At least 15% of the Co-operative Bank’s branches will close as part of its £1.5 billion recapitalisation. Its rescue plan also sees hedge funds take a 70% stake in the bank.
The number of job losses as a result of the restructuring has not yet been confirmed. Niall Booker, chief executive of the Co-op Bank, also noted that it would be some time before the bank returns to making a profit.
The Co-op’s merger with Britannia Building Society in 2009 left the bank with bad debts and payment protection insurance (PPI) compensation costs are expected to be higher than anticipated. This means it has a £1.5 billion hole to plug.
Private investors will inject £1.062 billion with the Co-op Group also contributing £462m.
Euan Sutherland, chief executive of the Co-operative Group, said, “On successful completion of the plan announced today, the Co-operative Group will remain the biggest single shareholder in the bank, as such we will be able to help shape its future direction and its approach to banking.”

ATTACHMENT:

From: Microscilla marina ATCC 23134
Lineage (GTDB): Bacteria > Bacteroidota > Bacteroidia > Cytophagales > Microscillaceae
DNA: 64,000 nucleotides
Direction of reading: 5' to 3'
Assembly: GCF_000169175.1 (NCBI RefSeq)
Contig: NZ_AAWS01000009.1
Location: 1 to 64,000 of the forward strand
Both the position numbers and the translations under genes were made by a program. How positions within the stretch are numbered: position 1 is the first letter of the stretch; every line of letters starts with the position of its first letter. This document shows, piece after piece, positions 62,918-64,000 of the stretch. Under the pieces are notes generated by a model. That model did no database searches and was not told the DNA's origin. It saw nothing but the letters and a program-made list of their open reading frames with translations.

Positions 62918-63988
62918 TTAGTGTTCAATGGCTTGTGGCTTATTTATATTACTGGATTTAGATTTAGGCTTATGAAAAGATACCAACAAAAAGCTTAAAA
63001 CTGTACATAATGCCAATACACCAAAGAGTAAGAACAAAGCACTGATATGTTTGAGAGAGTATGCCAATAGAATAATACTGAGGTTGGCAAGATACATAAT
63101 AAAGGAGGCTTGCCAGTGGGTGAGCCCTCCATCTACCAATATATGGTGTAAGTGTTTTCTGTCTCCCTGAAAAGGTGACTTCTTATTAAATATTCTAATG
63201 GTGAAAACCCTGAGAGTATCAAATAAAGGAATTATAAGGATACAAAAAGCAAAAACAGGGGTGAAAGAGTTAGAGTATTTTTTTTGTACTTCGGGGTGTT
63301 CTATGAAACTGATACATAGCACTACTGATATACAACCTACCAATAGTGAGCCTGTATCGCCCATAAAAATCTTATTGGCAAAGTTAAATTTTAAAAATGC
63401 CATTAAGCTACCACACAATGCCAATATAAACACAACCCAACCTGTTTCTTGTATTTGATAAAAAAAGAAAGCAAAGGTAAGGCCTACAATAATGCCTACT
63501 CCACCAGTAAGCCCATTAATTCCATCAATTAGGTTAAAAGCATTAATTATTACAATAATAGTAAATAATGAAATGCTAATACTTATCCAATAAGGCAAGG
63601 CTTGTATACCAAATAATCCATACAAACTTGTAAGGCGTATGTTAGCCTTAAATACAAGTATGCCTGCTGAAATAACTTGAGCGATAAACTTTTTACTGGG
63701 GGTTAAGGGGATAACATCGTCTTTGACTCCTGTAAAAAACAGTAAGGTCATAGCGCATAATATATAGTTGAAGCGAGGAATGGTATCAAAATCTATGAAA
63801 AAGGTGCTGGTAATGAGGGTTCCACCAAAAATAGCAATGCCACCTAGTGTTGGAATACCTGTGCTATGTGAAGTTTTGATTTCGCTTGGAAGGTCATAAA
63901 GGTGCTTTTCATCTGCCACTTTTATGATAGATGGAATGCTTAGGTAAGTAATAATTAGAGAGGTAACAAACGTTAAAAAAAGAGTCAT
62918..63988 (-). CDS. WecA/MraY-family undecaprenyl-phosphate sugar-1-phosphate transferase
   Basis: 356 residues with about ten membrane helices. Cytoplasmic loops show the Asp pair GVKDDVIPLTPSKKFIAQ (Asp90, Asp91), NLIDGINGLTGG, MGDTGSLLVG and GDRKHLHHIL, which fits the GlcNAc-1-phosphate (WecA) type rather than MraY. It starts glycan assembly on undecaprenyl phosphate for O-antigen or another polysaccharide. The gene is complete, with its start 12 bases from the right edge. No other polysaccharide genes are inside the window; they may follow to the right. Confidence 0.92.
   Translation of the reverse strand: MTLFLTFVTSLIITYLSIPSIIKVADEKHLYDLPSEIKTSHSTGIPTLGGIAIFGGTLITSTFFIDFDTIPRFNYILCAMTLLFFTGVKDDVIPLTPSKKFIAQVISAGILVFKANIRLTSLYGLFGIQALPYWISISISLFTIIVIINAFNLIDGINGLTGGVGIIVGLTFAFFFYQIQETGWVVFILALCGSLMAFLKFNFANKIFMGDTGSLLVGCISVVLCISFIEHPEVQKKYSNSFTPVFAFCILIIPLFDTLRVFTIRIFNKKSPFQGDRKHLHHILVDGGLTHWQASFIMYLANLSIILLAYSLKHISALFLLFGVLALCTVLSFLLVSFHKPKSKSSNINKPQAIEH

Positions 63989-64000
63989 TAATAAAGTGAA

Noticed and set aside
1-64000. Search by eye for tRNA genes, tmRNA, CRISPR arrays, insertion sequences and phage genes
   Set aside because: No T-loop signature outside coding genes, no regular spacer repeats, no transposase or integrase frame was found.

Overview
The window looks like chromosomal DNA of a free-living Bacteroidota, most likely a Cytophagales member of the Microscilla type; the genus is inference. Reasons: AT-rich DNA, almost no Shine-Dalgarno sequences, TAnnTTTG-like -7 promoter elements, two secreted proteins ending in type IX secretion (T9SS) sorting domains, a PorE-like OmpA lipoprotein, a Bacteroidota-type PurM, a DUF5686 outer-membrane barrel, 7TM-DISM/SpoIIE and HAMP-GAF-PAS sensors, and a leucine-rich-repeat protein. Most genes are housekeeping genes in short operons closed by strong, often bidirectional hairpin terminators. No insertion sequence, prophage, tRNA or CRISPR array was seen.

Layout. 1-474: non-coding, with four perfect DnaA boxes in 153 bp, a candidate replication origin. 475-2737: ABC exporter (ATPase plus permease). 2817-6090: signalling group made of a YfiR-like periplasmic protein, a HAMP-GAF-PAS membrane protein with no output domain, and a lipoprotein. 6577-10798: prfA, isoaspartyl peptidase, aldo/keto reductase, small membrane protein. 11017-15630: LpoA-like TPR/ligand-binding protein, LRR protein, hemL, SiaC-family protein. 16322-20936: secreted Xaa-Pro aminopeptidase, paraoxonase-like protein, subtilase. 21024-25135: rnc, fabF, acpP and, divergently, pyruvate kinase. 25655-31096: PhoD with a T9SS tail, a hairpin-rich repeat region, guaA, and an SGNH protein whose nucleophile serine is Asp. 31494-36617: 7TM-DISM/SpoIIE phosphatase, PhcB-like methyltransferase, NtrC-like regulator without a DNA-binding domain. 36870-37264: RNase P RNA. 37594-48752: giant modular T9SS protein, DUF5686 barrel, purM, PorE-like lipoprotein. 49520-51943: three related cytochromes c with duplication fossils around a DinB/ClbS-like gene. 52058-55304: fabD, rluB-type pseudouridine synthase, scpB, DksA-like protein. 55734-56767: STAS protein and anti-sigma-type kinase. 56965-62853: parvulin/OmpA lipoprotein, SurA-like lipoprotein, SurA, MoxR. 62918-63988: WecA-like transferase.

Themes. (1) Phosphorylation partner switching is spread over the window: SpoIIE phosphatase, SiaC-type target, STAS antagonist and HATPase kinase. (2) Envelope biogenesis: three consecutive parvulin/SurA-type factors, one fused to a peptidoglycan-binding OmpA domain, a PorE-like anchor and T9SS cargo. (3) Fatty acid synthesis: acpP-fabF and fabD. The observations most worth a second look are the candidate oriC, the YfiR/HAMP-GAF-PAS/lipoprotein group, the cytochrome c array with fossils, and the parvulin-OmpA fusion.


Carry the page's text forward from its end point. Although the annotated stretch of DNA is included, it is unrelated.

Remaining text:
Under the restructuring plan, the Co-op will retain a 30% stake in the bank.
Small investors in the bank will be given two options. They can either receive their existing annual payment over 12 years but with a loss of capital sum, or lower annual payments but with a future capital amount.
Andre Spicer, professor of organisational behaviour at Cass Business School, said we are likely to see more cases like the Co-op in the future.
He commented, “[Co-op] is the first example of a bank-in – a way of dealing with failed banks which means the taxpayer does not need to foot the clean-up bill – as happened with RBS.
“The upside of such deals is that banks keep their doors open and the public is not landed with a huge bill. The downside is that bond holders can find themselves as unwilling owners of a brittle bank.”
The Co-operative also published a national advert to reaffirm that the bank will continue with its ethical stance, although concerns have been raised that this may not be possible. Peter Marks, former CEO of the Co-op Group, previously commented, “From a banking perspective, the ethical initiative doesn’t apply anymore.”
Investors must now vote on whether they back the proposed rescue plan.
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